Weddings are also the one time in your life when you will meet many relatives for the first, and probably the last time. Your cheeks will be pinched by fingers that have just eaten butter naans so there go any dry skin issues you may have. You will touch more feet than the average pedicurist does in a month. There are certain relatives in the family who’s face I cannot remember, but I’ll know they are Mom’s second cousin’s wife or Uncle’s Aunt’s 3rd cousin from the other side-simply by their footwear. Then someone will loudly recall the time that you did susu while they were carrying you when you were 5 years old, and isn’t that too old to be wetting yourself, but you always had a weak bladder. The person at the wedding who you had identified as your parent’s future son in law/daughter in law, gets extremely disgusted and leaves. This is not first date information.
It’s also the time that the family Saroj Khan, an aunt or an over enthusiastic cousin will choreograph 14 dances too many. Chachus will convulse, Phuphis will vibrate, building friends will shimmy and the DJ will try not to murder himself because he’s been playing the same playlist for almost this entire wedding season. The guests will politely clap along because they have nothing else to do with their hands since the food counters are not open yet. My over zealous Mamu, once entered the sangeet stage to the opening notes of “Dafliwaaaale…..” using a steel thaali as a dafli. He may have got a bit too in character when he frisbee-d the thaali across the hall nearly severing my brother’s neck. (If something had happened it would be a horrible inconvenience to everyone because, what are they going to wear to the funeral now?) One of the older uncles will strike up “Ey meri Zohrajabhi…..” and his wife will shirk like a flower as if she’s getting married all over again. Since the poor children are already out on display in full finery- the parents and relatives feel the need to do the traditional “ beta uncle aunty ko dance dikhao”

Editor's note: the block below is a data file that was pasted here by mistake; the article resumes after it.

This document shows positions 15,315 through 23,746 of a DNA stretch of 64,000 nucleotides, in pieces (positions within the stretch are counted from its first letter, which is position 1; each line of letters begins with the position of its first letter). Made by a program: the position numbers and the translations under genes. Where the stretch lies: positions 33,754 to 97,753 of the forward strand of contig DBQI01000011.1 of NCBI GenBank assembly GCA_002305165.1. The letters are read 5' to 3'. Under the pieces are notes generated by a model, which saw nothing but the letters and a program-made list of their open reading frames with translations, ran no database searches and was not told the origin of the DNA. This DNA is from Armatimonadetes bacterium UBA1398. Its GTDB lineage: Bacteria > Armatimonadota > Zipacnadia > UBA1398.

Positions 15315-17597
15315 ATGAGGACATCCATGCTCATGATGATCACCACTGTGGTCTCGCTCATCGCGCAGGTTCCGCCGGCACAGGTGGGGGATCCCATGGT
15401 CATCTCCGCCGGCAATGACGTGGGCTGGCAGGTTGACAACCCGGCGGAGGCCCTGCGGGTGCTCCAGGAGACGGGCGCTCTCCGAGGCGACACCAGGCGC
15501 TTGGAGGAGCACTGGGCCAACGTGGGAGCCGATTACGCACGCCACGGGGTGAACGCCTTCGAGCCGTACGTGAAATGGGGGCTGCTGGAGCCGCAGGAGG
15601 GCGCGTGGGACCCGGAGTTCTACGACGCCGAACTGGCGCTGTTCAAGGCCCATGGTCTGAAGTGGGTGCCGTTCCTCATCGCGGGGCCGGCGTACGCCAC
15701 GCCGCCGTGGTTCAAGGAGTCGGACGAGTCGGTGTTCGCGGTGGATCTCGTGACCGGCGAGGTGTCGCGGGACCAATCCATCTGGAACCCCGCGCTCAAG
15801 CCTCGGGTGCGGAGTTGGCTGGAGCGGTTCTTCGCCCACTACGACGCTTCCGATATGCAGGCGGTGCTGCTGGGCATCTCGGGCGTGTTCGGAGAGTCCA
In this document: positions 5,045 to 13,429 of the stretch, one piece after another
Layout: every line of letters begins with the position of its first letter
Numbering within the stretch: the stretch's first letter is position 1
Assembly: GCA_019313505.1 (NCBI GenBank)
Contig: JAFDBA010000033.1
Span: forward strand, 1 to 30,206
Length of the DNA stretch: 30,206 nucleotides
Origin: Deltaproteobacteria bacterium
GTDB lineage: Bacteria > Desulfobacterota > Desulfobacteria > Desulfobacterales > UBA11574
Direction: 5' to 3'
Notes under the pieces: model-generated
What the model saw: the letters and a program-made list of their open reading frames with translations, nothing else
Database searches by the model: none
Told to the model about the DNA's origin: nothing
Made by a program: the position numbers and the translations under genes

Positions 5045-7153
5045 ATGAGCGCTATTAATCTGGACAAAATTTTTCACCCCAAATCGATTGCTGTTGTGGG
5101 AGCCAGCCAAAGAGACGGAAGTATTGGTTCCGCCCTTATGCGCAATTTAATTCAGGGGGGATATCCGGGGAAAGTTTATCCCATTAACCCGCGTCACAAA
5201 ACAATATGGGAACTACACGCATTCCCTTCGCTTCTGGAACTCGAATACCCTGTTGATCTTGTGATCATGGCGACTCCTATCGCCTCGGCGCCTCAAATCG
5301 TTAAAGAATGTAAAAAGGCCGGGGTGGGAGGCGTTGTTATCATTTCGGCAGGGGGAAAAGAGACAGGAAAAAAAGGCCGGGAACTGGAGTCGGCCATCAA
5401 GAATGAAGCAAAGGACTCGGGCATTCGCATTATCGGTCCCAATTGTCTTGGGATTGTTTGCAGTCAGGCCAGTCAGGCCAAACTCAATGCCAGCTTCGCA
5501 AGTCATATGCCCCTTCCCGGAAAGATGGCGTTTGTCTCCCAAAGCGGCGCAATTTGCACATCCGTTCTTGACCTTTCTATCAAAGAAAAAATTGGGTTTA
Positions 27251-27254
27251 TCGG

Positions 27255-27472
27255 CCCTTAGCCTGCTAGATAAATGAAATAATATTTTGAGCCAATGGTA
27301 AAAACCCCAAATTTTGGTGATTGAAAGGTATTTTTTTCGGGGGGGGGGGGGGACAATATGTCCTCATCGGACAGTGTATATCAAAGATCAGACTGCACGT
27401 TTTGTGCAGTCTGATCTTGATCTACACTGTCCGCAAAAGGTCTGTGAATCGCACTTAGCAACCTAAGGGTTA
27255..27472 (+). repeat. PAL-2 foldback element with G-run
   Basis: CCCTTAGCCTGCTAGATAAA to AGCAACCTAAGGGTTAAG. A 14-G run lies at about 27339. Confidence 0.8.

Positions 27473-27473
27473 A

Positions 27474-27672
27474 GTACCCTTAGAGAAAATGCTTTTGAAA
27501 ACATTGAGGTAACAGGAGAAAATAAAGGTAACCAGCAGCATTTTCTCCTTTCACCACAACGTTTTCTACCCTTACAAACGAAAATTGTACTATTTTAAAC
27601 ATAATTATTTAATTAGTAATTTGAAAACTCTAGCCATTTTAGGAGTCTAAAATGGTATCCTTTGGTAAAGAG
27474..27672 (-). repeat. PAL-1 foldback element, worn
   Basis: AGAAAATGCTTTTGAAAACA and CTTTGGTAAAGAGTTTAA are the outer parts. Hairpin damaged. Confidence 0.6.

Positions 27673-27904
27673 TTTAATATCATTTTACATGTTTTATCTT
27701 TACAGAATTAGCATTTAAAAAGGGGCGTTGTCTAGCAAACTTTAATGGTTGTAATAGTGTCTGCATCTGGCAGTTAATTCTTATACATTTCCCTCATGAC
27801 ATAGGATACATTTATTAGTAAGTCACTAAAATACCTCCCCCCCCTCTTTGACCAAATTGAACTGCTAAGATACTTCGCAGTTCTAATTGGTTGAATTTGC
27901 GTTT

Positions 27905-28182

The Indian wedding is heavily fetishised in the west. Technically, it’s the most easily packageable piece of our culture. Most weddings also seem to have the token foreigner (a white person only, we won’t invite black people because Somnath Bharti). This white person will exclaim with surprise at pretty much anything-ooooh look-the people are so happy, the music is loud, everyone is so well dressed ( and also mostly intoxicated) OOOHH THE GREAT INDIAN WEDDING! They will be encouraged to dance to Sheila ki Jawani to which they will do an awkward thrust or 5 but everyone will whistle and hoot in encouragement so much that they will actually begin to think they’re doing it right. The photographer will be explicitly told to photograph the token foreigner having a good time with the immediate family, so that pictures in the wedding album will remain testament to the racist and selective hospitality we take so much pride in.
Let’s face it, the frazzle and dazzle of the Indian wedding is very little about the poor bride and groom, who are hidden under layers of saris, generations of jewellery, pagdis and seheras. It’s about people coming together weather it’s to criticise each other’s clothes, find someone to get married to, recall horribly awkward stories, or watch someone named Jeffery try to match steps with your cousin sister to Mutukudi kawadi hada. Now when I get an invitation to a wedding, instead of my wardrobe, the first thing I open are my eyes and mind. As I said, ’tis the season to get married. Let the celebrations BEGIN!